Mocha Emerald dragonfly claspers

July 13, 2017

Mocha Emerald dragonfly (Somatochlora linearis) was spotted along a small creek at a remote location in the forest at Huntley Meadows Park. This individual is a male, as indicated by his terminal appendages and hamules.

All male dragonflies have three terminal appendages, collectively called “claspers,” that are used to grab and hold female dragonflies during mating: an upper pair of cerci (“superior appendages”) and a lower unpaired epiproct (“inferior appendage”).

09 JUL 2017 | Huntley Meadows Park | Mocha Emerald (male)

(See a full-size version of the original photo, without annotation.)

09 JUL 2017 | Huntley Meadows Park | Mocha Emerald (male)

(See a full-size version of the original photo, without annotation.)

Male dragonfly secondary genitalia, called hamules, are located below abdominal segments two and three (S2 and S3), as shown in the following annotated image. Hamules come in a variety of sizes and shapes, but their function is identical for all species of odonates.

hamules: paired structures that project from genital pocket under second segment and hold female abdomen in place during copulation Source Credit: Paulson, Dennis (2011-12-19). Dragonflies and Damselflies of the East (Princeton Field Guides) (Kindle Locations 11618-116198). Princeton University Press. Kindle Edition.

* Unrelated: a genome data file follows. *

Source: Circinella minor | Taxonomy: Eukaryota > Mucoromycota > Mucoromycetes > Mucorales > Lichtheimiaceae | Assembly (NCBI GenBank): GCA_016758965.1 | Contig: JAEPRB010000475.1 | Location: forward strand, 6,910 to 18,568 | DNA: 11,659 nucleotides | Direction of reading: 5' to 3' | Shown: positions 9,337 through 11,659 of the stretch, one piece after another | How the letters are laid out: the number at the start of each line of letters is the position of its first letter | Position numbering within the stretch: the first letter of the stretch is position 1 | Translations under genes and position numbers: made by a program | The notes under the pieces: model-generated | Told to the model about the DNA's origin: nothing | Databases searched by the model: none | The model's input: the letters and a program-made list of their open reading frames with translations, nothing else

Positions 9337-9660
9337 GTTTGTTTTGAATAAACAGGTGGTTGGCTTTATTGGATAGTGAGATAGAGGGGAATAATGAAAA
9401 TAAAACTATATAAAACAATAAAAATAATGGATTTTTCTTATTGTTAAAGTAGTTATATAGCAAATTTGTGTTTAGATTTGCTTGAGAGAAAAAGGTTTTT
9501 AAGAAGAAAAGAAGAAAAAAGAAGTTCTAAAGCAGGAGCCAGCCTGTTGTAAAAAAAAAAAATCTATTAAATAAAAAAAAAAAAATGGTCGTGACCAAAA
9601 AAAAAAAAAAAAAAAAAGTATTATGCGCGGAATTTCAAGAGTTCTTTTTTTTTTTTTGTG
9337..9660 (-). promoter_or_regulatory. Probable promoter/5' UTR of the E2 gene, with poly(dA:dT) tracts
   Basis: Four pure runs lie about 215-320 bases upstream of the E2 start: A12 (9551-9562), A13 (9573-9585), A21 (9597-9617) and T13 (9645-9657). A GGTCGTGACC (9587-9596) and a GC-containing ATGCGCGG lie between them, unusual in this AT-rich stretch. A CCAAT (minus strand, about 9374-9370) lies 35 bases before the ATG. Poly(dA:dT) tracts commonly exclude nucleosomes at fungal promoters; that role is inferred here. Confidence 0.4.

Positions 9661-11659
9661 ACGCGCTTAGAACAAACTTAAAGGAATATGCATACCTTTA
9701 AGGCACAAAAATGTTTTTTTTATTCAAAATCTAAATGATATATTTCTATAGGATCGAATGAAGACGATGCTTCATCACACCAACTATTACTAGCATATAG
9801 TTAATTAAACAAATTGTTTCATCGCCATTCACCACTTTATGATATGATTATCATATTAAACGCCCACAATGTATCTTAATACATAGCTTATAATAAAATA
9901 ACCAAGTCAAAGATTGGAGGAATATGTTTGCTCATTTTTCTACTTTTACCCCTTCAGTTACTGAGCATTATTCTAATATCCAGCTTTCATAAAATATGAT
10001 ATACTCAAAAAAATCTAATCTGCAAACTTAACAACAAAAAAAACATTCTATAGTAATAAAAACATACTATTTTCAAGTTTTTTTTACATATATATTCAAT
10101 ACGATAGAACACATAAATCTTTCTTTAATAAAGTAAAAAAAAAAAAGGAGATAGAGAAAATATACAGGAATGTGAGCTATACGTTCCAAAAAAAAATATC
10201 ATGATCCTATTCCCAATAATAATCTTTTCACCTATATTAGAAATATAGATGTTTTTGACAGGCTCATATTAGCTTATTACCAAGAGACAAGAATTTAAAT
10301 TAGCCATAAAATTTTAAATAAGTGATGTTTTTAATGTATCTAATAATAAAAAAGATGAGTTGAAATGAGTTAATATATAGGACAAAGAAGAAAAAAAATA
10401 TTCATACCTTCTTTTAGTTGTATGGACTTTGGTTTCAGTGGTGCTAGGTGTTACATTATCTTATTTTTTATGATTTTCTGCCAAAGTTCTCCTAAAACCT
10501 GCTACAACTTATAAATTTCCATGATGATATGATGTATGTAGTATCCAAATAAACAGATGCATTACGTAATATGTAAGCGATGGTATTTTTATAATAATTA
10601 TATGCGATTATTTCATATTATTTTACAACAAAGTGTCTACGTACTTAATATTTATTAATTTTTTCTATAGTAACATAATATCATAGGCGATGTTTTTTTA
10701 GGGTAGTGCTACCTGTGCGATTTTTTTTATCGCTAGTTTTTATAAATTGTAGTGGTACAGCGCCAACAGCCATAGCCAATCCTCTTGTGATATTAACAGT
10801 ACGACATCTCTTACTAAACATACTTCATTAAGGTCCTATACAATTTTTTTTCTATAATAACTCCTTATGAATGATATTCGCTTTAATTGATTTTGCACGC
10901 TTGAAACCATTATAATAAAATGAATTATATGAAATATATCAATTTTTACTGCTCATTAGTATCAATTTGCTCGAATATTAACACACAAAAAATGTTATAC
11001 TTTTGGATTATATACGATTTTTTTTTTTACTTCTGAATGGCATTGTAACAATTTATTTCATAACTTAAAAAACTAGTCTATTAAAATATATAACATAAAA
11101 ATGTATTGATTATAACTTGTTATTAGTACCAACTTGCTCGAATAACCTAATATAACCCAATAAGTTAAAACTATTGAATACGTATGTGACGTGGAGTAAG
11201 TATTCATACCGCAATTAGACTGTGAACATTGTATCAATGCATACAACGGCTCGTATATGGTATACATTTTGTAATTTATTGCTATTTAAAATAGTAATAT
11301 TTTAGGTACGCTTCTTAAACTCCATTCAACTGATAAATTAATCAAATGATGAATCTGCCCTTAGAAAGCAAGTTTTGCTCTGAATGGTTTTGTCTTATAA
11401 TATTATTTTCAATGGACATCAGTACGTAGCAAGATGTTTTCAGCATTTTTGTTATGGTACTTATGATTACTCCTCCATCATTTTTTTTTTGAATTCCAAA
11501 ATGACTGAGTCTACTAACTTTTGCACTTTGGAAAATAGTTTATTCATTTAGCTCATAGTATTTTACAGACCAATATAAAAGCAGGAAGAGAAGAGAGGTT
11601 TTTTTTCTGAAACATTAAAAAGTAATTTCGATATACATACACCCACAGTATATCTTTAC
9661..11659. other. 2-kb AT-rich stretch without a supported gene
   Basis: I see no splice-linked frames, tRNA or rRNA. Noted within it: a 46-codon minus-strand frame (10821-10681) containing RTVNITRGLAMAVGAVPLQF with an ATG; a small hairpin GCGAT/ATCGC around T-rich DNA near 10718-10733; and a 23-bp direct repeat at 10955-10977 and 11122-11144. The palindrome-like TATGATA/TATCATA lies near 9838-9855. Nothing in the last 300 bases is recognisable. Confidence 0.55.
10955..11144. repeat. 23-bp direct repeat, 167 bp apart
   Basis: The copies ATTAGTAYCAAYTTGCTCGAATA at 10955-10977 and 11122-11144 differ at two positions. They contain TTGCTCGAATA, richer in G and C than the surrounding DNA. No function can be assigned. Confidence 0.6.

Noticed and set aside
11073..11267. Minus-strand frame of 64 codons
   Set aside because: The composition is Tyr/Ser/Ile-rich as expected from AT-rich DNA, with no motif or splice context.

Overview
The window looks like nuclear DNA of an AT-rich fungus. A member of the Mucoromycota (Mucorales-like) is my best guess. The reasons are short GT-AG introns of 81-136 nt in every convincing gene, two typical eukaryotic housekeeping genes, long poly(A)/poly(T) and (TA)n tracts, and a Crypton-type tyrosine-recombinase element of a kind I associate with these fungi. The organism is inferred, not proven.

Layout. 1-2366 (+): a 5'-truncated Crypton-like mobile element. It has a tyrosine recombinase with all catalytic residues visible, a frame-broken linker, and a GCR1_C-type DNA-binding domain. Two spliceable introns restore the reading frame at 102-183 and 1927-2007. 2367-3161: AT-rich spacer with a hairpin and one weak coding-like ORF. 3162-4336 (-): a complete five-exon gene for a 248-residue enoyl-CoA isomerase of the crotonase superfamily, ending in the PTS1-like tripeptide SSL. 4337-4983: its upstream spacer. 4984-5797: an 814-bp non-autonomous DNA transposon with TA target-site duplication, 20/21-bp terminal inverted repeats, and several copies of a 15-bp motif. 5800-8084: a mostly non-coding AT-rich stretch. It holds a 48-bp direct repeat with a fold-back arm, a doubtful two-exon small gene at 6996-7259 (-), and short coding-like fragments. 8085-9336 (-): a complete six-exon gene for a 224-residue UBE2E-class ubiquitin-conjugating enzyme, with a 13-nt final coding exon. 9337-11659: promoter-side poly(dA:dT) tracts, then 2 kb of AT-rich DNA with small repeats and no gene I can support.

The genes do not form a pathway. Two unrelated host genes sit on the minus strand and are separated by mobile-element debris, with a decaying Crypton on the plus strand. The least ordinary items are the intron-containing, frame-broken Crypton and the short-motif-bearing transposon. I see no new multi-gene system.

09 JUL 2017 | Huntley Meadows Park | Mocha Emerald (male)

(See a full-size version of the original photo, without annotation.)

Related Resource: Mocha Emerald terminal appendages (female).

Technique Hint: Did you notice that the “focus” of each photo (not to be confused with the focus point) is shown against a lighter background? That’s no accident — I composed each shot that way. As a result, the terminal appendages (cerci and epiproct) are much easier to see in the first two photos than the last shot, in which the composition highlights the hamules.

Copyright © 2017 Walter Sanford. All rights reserved.